Wednesday, April 4, 2007
The old pear tree that dates from the original farm on our site has horrible rock-hard fruit, but it more than makes up for that shortcoming in April blossoms. The deer and butterflies like the fruits, especially when I mow over them. Brrrrp!
Any time I see a forecast of 80 degrees on April 3, I plan to take a walk. Chet and I set out on the Loop to see what we could see. The first tiger swallowtails drifted overhead--a good omen, though I worry for them, because it's all of 39 degrees and dropping as I write this. April is nothing if not cruel. It's the cruelest month of all. But yesterday, Chet and I were in the moment, basking in her warmth.
Falcate orangetip butterflies fluttered ahead of us, just a foot off the ground as is their wont. I've long since given up trying to get a photograph of a FOTI. They never alight, and I've learned to enjoy the spectral orange on their wingtips as they go by, eating them up with my eyes. Which I kept peeled for the first Henry's elfin, Incisalia henrici. Those are hard to come by, but easy to photograph. A surefire April specialty of Indigo Hill. I adore these little dark bugs. They fetch up on black raspberry twigs to watch for rivals. Their brood plant is redbud, and there's plenty of that around. Gorgeous little things. I'm happy with the way the telephoto blurs out the background for a nice, unicolor backdrop. This could be the cover for Enjoying Elfins More, huh, BOTB?
On this day, I carried my 300 mm. lens, and I was thrilled with its performance. I could shoot butterflies without disturbing them in the least. No creeping up on them with this lens! It's tricky to get it to focus, but when it works, it works really well.
At the overlook, spring was creeping up the valley. How green is my valley! I was eager to see what was blooming farther down on the rich slopes in the Chute. I was not disappointed. Spring beauties and dentaria were going full bore.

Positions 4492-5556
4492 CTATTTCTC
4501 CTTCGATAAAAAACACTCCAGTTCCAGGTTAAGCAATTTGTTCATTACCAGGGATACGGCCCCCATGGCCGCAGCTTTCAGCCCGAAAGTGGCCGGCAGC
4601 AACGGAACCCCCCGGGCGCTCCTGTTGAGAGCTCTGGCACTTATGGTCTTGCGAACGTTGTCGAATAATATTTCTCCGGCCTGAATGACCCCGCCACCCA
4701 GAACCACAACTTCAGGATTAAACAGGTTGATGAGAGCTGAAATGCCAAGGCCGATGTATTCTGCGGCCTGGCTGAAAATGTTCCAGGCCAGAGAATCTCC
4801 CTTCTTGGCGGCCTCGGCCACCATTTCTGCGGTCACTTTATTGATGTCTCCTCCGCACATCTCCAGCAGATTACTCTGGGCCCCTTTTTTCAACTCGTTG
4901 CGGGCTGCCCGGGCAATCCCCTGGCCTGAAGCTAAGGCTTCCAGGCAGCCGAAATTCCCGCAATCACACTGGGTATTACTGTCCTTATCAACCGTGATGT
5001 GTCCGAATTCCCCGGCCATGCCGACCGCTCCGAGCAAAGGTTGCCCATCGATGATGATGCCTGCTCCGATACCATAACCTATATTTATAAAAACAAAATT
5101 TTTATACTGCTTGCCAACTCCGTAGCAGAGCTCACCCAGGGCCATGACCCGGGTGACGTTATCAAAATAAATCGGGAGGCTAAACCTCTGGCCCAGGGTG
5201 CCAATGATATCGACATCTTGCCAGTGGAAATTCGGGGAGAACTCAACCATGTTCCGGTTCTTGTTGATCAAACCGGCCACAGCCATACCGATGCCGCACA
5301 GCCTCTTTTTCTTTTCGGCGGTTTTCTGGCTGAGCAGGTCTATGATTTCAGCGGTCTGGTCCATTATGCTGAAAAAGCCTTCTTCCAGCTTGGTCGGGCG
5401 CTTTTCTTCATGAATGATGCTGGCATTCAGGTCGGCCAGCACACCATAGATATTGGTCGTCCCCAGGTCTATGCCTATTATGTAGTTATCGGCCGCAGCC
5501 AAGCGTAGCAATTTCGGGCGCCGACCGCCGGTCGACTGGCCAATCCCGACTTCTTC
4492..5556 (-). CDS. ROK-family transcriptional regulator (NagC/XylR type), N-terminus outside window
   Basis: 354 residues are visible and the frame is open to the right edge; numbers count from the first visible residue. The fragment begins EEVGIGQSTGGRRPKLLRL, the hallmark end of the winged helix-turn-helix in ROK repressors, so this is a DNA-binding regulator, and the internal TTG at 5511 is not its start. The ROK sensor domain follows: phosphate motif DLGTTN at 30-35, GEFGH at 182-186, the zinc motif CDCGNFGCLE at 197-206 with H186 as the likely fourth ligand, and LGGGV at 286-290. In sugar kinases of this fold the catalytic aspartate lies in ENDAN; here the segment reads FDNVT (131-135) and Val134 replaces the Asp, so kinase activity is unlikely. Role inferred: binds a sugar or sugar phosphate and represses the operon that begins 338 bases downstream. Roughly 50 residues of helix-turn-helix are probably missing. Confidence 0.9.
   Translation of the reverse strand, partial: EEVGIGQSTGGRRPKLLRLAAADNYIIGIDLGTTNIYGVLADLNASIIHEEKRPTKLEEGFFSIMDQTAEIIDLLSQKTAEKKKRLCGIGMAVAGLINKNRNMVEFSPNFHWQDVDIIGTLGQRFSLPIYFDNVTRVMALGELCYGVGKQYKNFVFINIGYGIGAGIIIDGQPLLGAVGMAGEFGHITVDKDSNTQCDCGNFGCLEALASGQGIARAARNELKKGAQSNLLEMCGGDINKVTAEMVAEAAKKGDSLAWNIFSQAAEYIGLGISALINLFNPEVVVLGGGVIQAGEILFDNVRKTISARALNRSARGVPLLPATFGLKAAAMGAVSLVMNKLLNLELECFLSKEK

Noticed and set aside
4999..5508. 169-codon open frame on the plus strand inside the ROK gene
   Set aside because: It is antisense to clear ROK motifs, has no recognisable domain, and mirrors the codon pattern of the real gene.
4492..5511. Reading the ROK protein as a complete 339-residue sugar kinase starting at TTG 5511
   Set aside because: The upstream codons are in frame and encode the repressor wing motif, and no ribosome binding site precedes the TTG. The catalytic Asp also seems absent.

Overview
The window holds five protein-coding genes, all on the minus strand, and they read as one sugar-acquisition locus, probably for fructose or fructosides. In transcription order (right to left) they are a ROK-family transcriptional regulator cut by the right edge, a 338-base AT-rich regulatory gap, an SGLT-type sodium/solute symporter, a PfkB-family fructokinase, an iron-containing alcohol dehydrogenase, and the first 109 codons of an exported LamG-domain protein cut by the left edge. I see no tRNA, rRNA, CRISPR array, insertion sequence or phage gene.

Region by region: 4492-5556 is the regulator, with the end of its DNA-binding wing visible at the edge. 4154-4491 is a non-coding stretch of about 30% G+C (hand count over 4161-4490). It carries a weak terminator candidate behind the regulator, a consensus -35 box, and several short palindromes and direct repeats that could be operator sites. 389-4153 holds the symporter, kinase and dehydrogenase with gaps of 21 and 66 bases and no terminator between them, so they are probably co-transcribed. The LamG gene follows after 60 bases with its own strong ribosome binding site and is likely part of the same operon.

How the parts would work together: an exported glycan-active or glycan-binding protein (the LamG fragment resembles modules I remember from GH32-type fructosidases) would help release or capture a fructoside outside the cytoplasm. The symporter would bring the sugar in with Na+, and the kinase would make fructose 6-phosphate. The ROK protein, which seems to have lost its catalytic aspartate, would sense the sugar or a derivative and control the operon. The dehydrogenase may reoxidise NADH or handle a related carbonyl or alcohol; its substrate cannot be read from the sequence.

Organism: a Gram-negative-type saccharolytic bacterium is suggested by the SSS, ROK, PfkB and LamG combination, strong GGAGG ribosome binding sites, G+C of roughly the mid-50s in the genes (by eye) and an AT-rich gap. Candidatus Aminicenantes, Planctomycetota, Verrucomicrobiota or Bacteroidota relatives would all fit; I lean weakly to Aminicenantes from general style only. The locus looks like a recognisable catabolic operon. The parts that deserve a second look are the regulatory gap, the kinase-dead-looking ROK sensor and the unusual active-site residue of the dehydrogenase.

Some bee-mimicking flies (dressed for cold weather, I noted) and an honest hymenopteran were vying for space on the dentaria blossoms.
I didn't even see the little flying wasp until I viewed this on the computer screen. I love how the camera captures what's there, whether we see it or not.
Coming back up toward home, a violet smiled shyly from the forest floor. I haven't keyed this one out yet, but it had a round, slightly downy leaf and the most bewitching blue color. I don't think it's Viola sororia. Maybe downy blue violet? If Jim McCormac ever commented on other people's blogs, he could tell me. That was a taunt, in case you missed it.
A chipping sparrow sang to the clear blue sky. This male was giving a slow, melodious trill. The male only a couple dozen yards down the driveway was giving a dry, buzzy, colorless trill. I thought it was interesting that they were countersinging with such different styles.
Chetty was thrilled to be back out in the woods, even if he got a tad hot when he scared up a pack of turkeys and two deer. They had to be pursued.He's back, victorious, sending me pictures of fleeing turkeys.See the splashes of mud on his back? That's the spatter of a high-speed doggie. We're drunk on April.